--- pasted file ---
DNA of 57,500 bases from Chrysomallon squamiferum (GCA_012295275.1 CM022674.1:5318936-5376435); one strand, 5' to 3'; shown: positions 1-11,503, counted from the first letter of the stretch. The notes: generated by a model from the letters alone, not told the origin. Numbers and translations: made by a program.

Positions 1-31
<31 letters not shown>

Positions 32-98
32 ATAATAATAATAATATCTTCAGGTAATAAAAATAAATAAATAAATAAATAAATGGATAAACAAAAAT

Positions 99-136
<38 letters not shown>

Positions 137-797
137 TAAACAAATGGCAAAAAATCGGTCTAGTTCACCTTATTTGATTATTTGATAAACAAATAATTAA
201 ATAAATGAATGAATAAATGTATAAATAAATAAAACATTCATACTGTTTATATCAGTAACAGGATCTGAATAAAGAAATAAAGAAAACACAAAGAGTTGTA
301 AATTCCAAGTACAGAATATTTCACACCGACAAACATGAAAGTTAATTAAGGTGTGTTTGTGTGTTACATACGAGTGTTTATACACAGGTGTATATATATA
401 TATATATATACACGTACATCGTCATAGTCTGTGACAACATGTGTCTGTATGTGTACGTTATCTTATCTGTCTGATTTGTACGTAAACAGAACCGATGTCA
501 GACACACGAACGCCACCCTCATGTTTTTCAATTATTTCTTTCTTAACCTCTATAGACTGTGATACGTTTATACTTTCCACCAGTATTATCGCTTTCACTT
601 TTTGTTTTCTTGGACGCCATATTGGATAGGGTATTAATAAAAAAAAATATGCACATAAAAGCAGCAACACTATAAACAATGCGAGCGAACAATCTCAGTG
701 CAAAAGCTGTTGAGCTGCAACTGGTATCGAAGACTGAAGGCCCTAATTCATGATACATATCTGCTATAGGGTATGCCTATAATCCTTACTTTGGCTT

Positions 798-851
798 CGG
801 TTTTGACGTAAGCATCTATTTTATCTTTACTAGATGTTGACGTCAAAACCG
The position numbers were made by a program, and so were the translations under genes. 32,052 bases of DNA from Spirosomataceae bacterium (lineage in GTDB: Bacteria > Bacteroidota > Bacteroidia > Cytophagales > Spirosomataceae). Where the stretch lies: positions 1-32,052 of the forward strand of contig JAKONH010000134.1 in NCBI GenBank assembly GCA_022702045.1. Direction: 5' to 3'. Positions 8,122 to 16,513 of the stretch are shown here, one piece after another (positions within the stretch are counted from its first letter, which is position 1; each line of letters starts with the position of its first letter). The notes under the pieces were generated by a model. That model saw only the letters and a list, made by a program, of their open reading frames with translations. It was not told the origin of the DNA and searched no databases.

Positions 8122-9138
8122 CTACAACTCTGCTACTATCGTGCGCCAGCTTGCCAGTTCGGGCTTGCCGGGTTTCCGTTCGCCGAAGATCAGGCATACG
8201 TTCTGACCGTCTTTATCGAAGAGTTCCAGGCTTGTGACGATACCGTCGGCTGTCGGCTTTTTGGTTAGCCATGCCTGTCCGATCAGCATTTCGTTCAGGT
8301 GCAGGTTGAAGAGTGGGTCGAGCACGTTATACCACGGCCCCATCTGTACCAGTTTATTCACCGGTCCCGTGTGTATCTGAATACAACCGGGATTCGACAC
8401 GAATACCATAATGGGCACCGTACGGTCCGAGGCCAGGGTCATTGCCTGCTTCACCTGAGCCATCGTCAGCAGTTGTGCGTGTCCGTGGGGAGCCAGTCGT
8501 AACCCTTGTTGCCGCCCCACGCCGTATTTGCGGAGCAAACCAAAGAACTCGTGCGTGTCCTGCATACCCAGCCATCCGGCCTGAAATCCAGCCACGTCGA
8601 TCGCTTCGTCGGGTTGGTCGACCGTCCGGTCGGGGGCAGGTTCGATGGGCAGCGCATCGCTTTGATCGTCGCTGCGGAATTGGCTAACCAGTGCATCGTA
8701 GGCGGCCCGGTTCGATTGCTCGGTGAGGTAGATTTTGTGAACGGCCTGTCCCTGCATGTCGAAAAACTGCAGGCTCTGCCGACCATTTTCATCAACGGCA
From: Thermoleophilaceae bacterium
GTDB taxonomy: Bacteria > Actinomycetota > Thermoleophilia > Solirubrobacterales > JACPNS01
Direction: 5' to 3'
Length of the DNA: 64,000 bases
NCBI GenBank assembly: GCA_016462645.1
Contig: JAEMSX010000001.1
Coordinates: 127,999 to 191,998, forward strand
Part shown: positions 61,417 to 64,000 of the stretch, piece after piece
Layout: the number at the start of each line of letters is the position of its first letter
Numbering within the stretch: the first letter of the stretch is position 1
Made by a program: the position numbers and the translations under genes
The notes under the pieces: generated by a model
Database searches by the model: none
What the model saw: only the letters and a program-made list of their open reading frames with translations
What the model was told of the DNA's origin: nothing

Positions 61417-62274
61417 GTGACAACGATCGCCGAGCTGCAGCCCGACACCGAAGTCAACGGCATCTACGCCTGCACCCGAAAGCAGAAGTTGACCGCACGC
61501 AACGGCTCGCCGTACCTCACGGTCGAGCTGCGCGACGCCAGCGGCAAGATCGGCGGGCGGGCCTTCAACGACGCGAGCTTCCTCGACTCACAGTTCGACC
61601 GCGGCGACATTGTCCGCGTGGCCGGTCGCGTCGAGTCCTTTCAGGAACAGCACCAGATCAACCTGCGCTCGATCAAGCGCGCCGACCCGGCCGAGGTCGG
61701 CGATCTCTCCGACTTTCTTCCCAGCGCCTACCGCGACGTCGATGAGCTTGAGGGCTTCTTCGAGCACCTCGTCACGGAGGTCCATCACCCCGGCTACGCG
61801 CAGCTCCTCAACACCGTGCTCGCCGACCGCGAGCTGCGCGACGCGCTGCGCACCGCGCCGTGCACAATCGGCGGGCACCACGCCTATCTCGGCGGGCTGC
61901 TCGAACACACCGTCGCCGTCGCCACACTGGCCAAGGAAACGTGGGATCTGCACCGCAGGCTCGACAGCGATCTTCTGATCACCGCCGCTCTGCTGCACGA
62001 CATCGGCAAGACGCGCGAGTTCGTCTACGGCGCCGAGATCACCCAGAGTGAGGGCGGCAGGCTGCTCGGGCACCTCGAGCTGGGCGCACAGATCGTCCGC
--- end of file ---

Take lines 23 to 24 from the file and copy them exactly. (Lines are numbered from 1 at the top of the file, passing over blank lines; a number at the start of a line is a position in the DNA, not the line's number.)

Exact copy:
8301 GCAGGTTGAAGAGTGGGTCGAGCACGTTATACCACGGCCCCATCTGTACCAGTTTATTCACCGGTCCCGTGTGTATCTGAATACAACCGGGATTCGACAC
8401 GAATACCATAATGGGCACCGTACGGTCCGAGGCCAGGGTCATTGCCTGCTTCACCTGAGCCATCGTCAGCAGTTGTGCGTGTCCGTGGGGAGCCAGTCGT